“We stopped at the door, and evidently everybody was asleep, and we went in without making any noise, by means of her latch-key, and walked upstairs on tip-toe. The frightened servant was sitting on the top of the stairs, with a lighted candle by her side, as she was afraid to stop by the dead man, and I went into the room, which was turned upside down, as if there had been a struggle in it. The bed, which was tumbled and open, seemed to be waiting for somebody; one of the sheets was hanging onto the floor, and wet napkins, with which they had bathed the young man’s temples, were lying on the floor, by the side of a wash-hand basin and a glass, while a strong smell of vinegar pervaded the room.”
“The dead man’s body was lying at full length in the middle of the room, and I went up to it, looked at it, and touched it. I opened the eyes, and felt the hands, and then, turning to the two women, who were shaking as if they were frozen, I said to them: ‘Help me to carry him onto the bed.’ When we had laid him gently onto it, I listened to his heart, and put a looking-glass to his lips, and then said: ‘It is all over; let us make haste and dress him.’ It was a terrible sight!
“I took his limbs one by one, as if they had belonged to some enormous doll, and held them out to the clothes which the women brought, and they put on his socks, drawers, trousers, waistcoat, and lastly the coat, but it was a difficult matter to get the arms into the sleeves.
“When it came to buttoning his boots, the two women knelt down, while I held the light, but as his feet were rather swollen, it was very difficult, and as they could not find a button-hook, they had to use their hairpins. When the terrible toilet was over, I looked at our work, and said: ‘You ought to arrange his hair a little.’ The girl went and brought her mistress’s large-toothed comb and brush, but as she was trembling, and pulling out his long, matted hair in doing it, Madame Lelièvre took the comb out of her hand, and arranged his hair as if she were caressing him. She parted it, brushed his beard, rolled his moustachios gently round her fingers, as she had no doubt been in the habit of doing, in the familiarities of their intrigue.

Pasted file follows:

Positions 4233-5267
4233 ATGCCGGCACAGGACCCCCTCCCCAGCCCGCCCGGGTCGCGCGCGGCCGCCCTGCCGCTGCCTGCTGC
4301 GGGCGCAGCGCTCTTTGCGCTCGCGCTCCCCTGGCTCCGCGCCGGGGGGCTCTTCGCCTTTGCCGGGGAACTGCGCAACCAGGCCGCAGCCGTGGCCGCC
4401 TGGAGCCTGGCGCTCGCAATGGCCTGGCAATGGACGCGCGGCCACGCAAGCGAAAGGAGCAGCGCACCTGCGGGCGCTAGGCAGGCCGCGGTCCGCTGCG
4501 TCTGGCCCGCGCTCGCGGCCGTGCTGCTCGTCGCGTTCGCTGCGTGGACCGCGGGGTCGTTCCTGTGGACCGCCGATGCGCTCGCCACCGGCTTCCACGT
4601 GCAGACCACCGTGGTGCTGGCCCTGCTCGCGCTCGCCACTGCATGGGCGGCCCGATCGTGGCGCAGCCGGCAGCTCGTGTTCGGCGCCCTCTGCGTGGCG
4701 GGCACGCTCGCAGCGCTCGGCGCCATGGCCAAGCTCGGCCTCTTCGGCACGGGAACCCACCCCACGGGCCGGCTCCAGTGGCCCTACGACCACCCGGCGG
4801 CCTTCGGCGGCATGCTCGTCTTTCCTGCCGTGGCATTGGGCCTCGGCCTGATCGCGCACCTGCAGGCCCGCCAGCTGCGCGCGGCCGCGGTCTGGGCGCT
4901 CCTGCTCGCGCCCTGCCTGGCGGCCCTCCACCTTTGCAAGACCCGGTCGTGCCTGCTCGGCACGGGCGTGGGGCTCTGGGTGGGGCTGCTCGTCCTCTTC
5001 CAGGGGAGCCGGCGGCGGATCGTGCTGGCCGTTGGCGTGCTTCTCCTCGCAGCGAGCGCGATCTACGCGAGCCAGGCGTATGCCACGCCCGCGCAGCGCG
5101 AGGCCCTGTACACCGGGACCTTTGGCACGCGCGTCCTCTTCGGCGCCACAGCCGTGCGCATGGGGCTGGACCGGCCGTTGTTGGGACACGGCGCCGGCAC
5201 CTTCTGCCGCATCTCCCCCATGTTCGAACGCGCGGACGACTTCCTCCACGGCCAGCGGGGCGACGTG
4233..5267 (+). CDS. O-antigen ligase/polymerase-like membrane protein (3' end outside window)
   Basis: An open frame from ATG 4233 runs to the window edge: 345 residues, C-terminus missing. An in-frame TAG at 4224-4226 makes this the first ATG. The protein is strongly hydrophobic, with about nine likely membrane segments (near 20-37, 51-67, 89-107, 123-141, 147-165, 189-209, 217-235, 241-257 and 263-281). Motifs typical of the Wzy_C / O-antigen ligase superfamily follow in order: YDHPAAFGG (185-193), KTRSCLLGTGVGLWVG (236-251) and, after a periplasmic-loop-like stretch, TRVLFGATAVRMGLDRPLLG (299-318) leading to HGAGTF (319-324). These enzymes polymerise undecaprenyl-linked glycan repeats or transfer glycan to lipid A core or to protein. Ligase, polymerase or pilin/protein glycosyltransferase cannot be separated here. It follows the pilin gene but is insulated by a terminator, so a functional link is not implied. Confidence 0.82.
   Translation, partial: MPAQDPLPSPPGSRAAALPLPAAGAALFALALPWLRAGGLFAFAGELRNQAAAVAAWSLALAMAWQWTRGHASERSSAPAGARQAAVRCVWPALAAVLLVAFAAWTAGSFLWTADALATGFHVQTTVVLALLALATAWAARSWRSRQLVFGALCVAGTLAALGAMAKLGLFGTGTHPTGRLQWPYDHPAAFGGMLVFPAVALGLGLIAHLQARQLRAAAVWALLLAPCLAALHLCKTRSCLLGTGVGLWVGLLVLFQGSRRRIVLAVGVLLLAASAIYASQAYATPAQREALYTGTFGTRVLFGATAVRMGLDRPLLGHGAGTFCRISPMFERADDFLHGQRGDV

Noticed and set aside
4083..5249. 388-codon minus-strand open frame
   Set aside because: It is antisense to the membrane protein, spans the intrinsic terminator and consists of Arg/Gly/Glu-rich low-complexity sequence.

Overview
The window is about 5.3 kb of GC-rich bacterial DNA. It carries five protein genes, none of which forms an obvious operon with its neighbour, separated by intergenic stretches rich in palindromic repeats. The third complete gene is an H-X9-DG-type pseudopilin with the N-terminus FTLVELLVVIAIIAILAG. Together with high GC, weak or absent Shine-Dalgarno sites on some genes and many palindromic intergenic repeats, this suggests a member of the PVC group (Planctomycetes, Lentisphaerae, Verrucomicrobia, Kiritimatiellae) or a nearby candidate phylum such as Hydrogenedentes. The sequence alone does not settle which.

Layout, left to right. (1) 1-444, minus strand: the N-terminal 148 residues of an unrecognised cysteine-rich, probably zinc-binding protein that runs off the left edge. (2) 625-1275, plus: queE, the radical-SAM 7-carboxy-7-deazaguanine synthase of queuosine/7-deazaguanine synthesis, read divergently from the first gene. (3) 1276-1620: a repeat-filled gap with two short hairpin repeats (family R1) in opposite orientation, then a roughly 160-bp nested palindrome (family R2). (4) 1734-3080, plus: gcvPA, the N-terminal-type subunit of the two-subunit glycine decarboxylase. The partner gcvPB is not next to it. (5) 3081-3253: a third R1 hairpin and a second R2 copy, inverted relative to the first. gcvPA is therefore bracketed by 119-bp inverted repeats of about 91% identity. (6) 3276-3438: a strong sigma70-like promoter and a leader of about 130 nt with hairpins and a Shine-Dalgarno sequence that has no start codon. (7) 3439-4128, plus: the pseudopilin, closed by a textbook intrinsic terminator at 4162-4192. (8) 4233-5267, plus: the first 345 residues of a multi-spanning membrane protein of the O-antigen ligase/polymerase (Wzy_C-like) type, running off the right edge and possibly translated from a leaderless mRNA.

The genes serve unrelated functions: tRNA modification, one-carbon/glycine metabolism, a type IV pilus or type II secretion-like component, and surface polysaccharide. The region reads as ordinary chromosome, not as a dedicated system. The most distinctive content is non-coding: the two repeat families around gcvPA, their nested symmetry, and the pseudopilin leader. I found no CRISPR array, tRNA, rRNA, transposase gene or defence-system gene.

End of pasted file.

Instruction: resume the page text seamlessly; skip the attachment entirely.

“Suddenly, however, letting go of his hair, she took her dead lover’s inert head in her hands, and looked for a long time in despair at the dead face, which no longer could smile at her, and then, throwing herself onto him, she took him into her arms and kissed him ardently. Her kisses fell like blows onto his closed mouth and eyes, onto his forehead and temples, and then, putting her lips to his ear, as if he could still hear her, and as if she were about to whisper something to him, to make their embraces still more ardent, she said several times, in a heartrending voice: ‘Adieu, my darling!’
“Just then the clock struck twelve, and I started up. ‘Twelve o’clock!’ I exclaimed. ‘That is the time when the club closes. Come, Madame, we have not a moment to lose!’ She started up, and I said: ‘We must carry him into the drawing-room.’ And when we had done this, I placed him on a sofa, and lit the chandeliers, and just then the front door was opened and shut noisily. He had come back, and I said: Rose, bring me the basin and the towels, and make the room look tidy. Make haste, for heaven’s sake! Monsieur Lelièvre is coming in.’
“I heard his steps on the stairs, and then his hands feeling along the walls. ‘Come here, my dear fellow,’ I said, ‘we have had an accident.’
“And the astonished husband appeared in the door with a cigar in his mouth, and said: ‘What is the matter? What is the meaning of this?’ ‘My dear friend,’ I said, going up to him; ‘you find us in great embarrassment. I had remained late, chatting with your wife and our friend, who had brought me in his carriage, when he suddenly fainted, and in spite of all we have done, he has remained unconscious for two hours. I did not like to call in strangers, and if you will now help me downstairs with him, I shall be able to attend to him better at his own house.’
“The husband, who was surprised, but quite unsuspicious, took off his hat, and then he took his rival, who would be quite inoffensive for the future, under his arms. I got between his two legs, as if I had been a horse between the shafts, and we went downstairs, while his wife lighted us. When we got outside, I held the body up, so as to deceive the coachman, and said: ‘Come, my friend; it is nothing; you feel better already, I expect. Pluck up your courage, and make an attempt. It will soon be over.’ But as I felt that he was slipping out of my hands, I gave him a slap on the shoulder, which sent him forward and made him fall into the carriage, and then I got in after him. Monsieur Lelièvre, who was rather alarmed, said to me: ‘Do you think it is anything serious?’ To which I replied, ‘No,’ with a smile, as I looked at his wife, who had put her arm into that of her legitimate husband, and was trying to see into the carriage.
“I shook hands with them, and told my coachman to start, and during the whole drive the dead man kept falling against me. When we got to his house, I said that he had become unconscious on the way home, and helped to carry him upstairs, where I certified that he was dead, and acted another comedy to his distracted family, and at last I got back to bed, not without swearing at lovers.”
The doctor ceased, though he was still smiling, and the young woman, who was in a very nervous state, said: “Why have you told me that terrible story?”
He gave her a gallant bow, and replied:
“So that I may offer you my services, if necessary.”
Last updated Monday, December 22, 2014 at 10:53